b. the $1 billion fine levied against tobacco companies for smuggling cigarettes
c. the reality that leaders of different ethnic groups and politicians often come from the same
ranks
d. the anti-Kyoto stance taken by several Western politicians
ANS: C PTS: 1 REF: Approaches to the Study of Politics
BLM: Higher Order

10. Which statement best describes the rational choice approach in politics?
a. People get involved in politics because they want to get something out of it for themselves
or others.
b. Its primary focus is the source of human motivation.
c. Its theory stipulates that individuals will deductively reduce their logic in order to achieve
their goals.
d. What is good for the individual is the same as what is good for the group.
ANS: A PTS: 1 REF: Approaches to the Study of Politics
BLM: Remember

TRUE/FALSE

1. The institutional approach is closely linked to the historical approach.

ANS: T PTS: 1 REF: Approaches to the Study of Politics

2. Feedback is a communication of outputs back into the system, in response to which the pattern of
demands and support is altered.

ANS: T PTS: 1 REF: The Political System

3. Government authority is based on accountability.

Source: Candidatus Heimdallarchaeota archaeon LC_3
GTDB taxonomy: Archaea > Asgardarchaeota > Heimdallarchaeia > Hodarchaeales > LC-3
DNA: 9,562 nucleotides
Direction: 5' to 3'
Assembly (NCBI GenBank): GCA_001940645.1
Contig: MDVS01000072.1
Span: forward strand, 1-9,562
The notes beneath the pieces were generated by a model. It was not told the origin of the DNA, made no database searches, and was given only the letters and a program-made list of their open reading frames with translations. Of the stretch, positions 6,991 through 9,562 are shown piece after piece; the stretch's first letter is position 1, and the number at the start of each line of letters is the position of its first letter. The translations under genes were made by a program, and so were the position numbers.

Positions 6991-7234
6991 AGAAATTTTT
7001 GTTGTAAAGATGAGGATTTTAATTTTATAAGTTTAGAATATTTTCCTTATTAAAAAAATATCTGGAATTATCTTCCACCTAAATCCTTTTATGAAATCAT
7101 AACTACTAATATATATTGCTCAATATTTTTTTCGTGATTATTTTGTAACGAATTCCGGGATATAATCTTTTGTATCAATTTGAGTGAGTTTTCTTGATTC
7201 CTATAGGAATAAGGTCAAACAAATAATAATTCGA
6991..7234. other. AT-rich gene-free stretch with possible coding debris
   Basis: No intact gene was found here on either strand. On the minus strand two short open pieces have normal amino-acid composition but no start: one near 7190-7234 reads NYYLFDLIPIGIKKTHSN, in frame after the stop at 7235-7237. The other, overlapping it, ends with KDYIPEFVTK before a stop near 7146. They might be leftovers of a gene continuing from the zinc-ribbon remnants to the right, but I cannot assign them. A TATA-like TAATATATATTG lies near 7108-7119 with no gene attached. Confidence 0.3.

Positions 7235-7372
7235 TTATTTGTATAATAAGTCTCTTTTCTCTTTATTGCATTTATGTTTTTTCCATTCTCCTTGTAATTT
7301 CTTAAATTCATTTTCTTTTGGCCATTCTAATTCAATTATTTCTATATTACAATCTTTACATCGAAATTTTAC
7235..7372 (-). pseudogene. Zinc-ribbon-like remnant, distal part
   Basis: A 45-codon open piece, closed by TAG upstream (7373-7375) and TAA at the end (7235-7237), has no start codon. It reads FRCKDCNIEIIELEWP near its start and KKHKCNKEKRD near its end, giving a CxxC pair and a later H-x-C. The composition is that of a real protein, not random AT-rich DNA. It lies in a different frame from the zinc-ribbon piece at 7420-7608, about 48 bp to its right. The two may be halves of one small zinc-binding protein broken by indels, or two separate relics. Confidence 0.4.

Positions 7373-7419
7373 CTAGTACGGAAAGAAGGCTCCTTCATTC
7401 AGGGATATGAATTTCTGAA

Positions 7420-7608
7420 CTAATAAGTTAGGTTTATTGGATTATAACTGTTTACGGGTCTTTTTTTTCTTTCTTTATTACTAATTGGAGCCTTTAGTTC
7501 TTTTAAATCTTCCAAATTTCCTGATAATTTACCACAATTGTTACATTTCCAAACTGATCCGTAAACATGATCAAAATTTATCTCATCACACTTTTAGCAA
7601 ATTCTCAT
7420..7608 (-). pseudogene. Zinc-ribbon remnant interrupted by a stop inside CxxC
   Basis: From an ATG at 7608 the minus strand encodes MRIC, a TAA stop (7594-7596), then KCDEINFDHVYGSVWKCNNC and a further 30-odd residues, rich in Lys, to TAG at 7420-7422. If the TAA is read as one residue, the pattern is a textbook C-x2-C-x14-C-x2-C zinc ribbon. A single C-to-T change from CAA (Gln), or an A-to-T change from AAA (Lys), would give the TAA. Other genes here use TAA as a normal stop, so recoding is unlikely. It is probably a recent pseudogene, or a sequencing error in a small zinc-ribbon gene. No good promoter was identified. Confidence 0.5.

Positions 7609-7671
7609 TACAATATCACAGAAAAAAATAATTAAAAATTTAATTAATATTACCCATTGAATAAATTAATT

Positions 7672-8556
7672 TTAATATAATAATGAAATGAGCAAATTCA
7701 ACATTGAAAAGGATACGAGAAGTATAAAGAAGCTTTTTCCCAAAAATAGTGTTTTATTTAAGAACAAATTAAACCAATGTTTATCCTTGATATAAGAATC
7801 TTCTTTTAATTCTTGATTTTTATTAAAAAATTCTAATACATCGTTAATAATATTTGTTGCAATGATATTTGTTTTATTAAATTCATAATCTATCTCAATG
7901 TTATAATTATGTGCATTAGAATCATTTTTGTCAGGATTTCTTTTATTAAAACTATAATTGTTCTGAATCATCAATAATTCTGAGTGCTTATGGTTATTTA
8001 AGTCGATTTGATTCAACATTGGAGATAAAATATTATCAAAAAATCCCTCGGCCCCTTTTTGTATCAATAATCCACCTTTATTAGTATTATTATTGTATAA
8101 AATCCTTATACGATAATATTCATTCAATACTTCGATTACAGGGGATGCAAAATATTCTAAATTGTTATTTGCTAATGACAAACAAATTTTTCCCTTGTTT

ANS: F
It is based on legitimacy.

PTS: 1 REF: The Political System

4. The notion that the operations of the state are so extensive that they are connected to virtually every
aspect of society is called the state-centred approach.

ANS: F
It is called the embedded state.

PTS: 1 REF: Approaches to the Study of Politics

5. In the class analysis approach, the political elite takes orders from the capitalist elite and the state is an
instrument of bourgeois domination.

ANS: T PTS: 1 REF: Approaches to the Study of Politics

6. The class approach postulates that the political system is characterized by openness and that power is
widely dispersed among many interests.

ANS: F
The pluralist approach postulates that the political system is characterized by openness and that power
is widely dispersed among many interests.

PTS: 1 REF: Approaches to the Study of Politics

7. The Marxist approach is synonymous with the class approach.


ANS: T PTS: 1 REF: Approaches to the Study of Politics

8. The state-centred approach views those individuals endowed with the authority to formulate and
implement public policies as basically autonomous from the rest of society.

ANS: T PTS: 1 REF: Approaches to the Study of Politics

9. The behaviour of individual politicians is an example of the political psychology approach.

ANS: F
The behaviour of individual politicians is an example of the political behaviour approach.

PTS: 1 REF: Approaches to the Study of Politics

10. In the rational choice approach, “goal-oriented” is synonymous with “preference-oriented.”